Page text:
“There’s always low-price materials, but we wanted to be absolutely sure of what we were using and enjoy full back-up all the way,” said Ulf. “For example, Elga helped us with the correct welding parameters, WPSs and welding plans for this particular job. It’s more important to be able to weld efficiently and avoid doing work again than saving pennies on a pack of electrodes.”
Approved by FIS
Our working method was verified by a third-party inspector and Lugnet’s own inspector. When FIS performed the final inspection, it declared that the ski line was according to regulations and within set tolerances.
From horse shoes to steel structures
When Per Sjölin began his farriery and smithy in Hudiksvall back in 1883, he would surely not recognise today’s company. He made the last horse shoe in the 1950s, and today Sjölins’ 75 employees work on structural frame contracts nationwide. It makes steel and stainless steel forgings at its own workshop.
FIS Nordic World Ski Championships
The world championships in Falun began February 18, 2015 and covered cross-country, ski jumping and Nordic combined. In addition to the ski jumps, the National Arena at Lugnet also has cross-country tracks, indoor swimming and arenas for many different sports. The tower for the larger ski jump is open to the public, and is the highest viewpoint in Dalecarlia.
The Øresund Bridge
The Øresund Bridge is the longest combined road and rail bridge in Europe and connects two major metropolitan areas: Copenhagen, the Danish capital city, and the Swedish city of Malmö. Read More
The superstructure of the nearly 8 kilometres long bridge between Sweden and Denmark relies on welds made by Elgacore metal cored and rutile flux cored wires. The superstructure was built in sections by Karlskrona shipyard and was the company’s biggest steel project ever.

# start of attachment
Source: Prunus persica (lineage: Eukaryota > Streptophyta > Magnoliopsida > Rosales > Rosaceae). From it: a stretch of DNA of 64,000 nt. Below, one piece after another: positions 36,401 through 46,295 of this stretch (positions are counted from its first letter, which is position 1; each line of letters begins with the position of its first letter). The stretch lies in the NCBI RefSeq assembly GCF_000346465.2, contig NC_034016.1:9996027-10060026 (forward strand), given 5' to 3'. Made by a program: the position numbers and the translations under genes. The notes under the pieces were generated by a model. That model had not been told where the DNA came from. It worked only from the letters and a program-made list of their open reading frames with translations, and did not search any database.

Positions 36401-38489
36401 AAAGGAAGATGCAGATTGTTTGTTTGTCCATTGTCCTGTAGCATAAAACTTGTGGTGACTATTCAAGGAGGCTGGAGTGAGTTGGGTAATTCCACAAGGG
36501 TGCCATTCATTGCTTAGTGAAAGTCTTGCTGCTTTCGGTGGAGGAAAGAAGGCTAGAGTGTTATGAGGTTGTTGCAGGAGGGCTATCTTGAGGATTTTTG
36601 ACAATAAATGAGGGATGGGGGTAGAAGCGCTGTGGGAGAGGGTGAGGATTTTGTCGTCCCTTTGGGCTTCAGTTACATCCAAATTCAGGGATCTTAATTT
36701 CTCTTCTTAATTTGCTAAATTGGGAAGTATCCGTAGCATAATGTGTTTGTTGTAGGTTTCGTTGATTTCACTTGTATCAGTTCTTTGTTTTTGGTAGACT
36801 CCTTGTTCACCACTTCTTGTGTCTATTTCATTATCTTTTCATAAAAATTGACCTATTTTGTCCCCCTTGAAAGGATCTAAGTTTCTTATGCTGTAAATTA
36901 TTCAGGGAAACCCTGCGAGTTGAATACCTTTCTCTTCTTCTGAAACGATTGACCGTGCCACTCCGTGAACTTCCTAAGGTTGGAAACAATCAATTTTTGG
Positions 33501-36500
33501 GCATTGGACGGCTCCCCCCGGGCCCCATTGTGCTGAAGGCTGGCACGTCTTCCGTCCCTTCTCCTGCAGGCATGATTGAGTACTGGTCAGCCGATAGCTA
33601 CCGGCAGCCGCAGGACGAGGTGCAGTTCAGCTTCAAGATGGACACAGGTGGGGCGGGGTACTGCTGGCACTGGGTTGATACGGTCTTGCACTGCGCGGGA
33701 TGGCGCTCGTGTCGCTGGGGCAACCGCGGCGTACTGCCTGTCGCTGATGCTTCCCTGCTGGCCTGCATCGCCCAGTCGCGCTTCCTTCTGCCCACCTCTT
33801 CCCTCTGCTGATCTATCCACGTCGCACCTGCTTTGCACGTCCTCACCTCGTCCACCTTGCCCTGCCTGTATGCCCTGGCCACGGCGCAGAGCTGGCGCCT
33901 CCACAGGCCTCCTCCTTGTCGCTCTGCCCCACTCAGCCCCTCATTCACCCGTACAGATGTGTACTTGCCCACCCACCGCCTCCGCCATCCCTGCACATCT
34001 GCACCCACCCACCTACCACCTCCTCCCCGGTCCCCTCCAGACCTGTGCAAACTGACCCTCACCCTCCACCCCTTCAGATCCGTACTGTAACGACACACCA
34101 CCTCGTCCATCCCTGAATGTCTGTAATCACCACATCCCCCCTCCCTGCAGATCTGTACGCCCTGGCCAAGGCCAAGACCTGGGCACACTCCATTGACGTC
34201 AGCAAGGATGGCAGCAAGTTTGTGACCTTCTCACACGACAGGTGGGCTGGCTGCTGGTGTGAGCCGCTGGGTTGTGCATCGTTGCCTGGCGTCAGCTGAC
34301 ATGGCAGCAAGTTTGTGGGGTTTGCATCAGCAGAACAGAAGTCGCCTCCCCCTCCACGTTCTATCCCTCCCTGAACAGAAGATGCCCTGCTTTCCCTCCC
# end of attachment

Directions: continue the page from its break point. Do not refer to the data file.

Strength and safety
16,000 tons of steel was used to build eight, up to 140 metres long, steel elements. The height is eleven metres, the width 31 and the largest part weighs about 2,000 tons. The superstructure is supported by two pairs of 204 metres high, concrete pylons.
All in all this meant a lot of welding and Karlskrona evaluated a number of consumable suppliers before choosing Elga for this demanding task. Most of the welding was automatic or semi-automatic. The base material was mainly 420 ML and the demands were CVN values at -40°C and CTOD testing at -10°C for thicknesses above 50 mm. High productivity and easy to use were other strong requirements.
From training to follow-up
For automatic and semi-automatic welding Elgacore metal cored wire was used and for manual welding in all positions Elgacore rutile flux cored wire. The metal cored wire was also used for single sided root-runs in dip transfer when necessary.
But Elga’s assignment covered much more than delivering consumables. It also included recommendation of welding parameters, on-site surveys, training of welders and production follow-up.
The Øresund Bridge is a two-level cable-stayed rail and road bridge. It is a part of the link between Sweden and Denmark, and was inaugurated on the 1st of July 2000.
For Stolt Nielsen’s Innovation-class vessels, Elga provided not only all consumables for duplex steels but also training programmes and instructors. Read More